So, yes, the place is not attractive (hence, no pictures of the interior). But it feels more like home. It’s smaller/cozier, accessible, and comes complete with a great neighborhood within its walls. Besides, how can you not love a place that has this crazy dress shop on the ground floor?

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I sort of want to try one of these on.

 

I don’t regret not moving in here sooner, but I am happy to spend the second half of our year more connected to people both near and far.

Eight reasons why I love the ocean here

Right now, we are in the throes of paper grading, speaking exams, and general mayhem here at the college as the semester winds down. Normally this is a very relaxed place, but right now the pace is quite harried and hurried. Thus, now is the perfect time to think about the good stuff about living here, and one of the best things is the ocean. We are a 30-minute drive to the Gulf of Oman, which provides the perfect escape from anything that needs to be forgotten, even if just for a couple of hours. I present to you my top eight reasons for treasuring each moment I spend there:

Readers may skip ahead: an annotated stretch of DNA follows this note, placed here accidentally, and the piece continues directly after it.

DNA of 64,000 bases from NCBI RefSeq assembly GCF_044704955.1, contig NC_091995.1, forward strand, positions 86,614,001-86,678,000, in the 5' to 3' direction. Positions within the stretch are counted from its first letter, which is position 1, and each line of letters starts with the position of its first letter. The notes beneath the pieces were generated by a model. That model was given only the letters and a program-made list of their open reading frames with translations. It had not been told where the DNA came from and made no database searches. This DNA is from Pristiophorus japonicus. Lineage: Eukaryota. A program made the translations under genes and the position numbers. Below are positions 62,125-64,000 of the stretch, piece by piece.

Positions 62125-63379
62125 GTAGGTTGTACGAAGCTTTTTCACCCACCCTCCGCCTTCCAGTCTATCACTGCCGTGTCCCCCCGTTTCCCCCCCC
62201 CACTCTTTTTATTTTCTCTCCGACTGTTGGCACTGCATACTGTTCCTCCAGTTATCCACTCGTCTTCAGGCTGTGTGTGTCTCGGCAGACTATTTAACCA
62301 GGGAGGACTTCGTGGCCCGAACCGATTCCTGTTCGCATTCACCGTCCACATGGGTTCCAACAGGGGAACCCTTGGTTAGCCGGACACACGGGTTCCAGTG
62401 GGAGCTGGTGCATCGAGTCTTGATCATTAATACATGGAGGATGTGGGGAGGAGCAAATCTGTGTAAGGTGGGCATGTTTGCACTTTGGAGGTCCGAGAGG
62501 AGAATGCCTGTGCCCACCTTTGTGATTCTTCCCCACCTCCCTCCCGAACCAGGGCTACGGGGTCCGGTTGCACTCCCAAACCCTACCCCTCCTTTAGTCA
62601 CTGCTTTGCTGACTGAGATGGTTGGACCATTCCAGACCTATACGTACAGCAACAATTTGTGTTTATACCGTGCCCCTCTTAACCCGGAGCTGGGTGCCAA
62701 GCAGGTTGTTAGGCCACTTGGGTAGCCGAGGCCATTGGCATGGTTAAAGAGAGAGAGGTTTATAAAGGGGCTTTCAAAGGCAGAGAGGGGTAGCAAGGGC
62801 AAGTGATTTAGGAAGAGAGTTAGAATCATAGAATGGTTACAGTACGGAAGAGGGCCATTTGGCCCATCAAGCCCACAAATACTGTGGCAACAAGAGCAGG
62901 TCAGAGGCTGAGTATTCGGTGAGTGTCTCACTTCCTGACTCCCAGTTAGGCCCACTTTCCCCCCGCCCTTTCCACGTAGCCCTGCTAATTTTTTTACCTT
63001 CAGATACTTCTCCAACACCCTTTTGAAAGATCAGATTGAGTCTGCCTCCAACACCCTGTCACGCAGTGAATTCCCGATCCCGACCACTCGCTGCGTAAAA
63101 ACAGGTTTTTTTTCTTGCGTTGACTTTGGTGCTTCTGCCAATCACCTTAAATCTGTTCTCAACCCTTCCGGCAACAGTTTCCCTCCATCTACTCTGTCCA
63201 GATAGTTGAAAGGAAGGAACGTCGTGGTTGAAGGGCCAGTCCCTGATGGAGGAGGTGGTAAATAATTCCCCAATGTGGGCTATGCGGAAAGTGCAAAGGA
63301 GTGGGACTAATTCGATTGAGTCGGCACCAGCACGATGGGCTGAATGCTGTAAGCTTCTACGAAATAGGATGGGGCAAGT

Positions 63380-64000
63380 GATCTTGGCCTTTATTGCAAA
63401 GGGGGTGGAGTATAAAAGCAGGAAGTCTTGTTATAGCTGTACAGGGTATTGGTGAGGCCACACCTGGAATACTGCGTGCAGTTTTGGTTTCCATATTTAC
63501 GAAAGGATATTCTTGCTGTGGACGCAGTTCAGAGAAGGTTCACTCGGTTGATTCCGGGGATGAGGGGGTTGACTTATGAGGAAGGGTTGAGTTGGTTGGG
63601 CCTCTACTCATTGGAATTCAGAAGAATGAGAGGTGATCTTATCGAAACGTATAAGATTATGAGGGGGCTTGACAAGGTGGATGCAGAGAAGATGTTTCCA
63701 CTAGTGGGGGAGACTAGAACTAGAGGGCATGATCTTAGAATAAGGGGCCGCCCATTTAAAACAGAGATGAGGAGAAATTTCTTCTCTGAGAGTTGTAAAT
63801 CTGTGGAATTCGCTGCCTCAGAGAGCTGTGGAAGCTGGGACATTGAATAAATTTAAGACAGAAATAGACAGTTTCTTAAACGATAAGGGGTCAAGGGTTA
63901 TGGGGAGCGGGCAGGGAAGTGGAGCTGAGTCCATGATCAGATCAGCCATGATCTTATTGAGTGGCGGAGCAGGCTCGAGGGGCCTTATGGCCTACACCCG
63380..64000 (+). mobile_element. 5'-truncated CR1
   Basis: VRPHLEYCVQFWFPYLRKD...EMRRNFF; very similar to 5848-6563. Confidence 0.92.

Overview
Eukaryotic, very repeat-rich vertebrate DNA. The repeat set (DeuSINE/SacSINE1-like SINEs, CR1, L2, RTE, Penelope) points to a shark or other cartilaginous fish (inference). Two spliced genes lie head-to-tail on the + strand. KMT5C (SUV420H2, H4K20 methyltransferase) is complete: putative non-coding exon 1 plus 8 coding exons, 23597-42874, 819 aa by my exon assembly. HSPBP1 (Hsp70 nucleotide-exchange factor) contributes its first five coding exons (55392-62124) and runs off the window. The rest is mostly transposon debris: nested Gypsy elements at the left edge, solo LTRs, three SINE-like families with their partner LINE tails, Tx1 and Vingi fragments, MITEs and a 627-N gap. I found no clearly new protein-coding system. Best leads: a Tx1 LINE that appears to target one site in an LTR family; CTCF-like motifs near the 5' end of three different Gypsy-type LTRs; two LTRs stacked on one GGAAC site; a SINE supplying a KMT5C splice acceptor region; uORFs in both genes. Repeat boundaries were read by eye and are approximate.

1. It’s warm

No matter what time of year, it’s pleasant to go into the water. I’ve heard it gets up to 30 degrees Celsius in the summer, which seems a little out of control – not that I’m complaining. Even now in the “cold season” (nights on the beach drop down to the high teens/low 20s), the water is still warm – warmer than the air at that point.

  1. It’s calm

Few waves disturb you as you float thoughtlessly in the water. Ahhhhhh….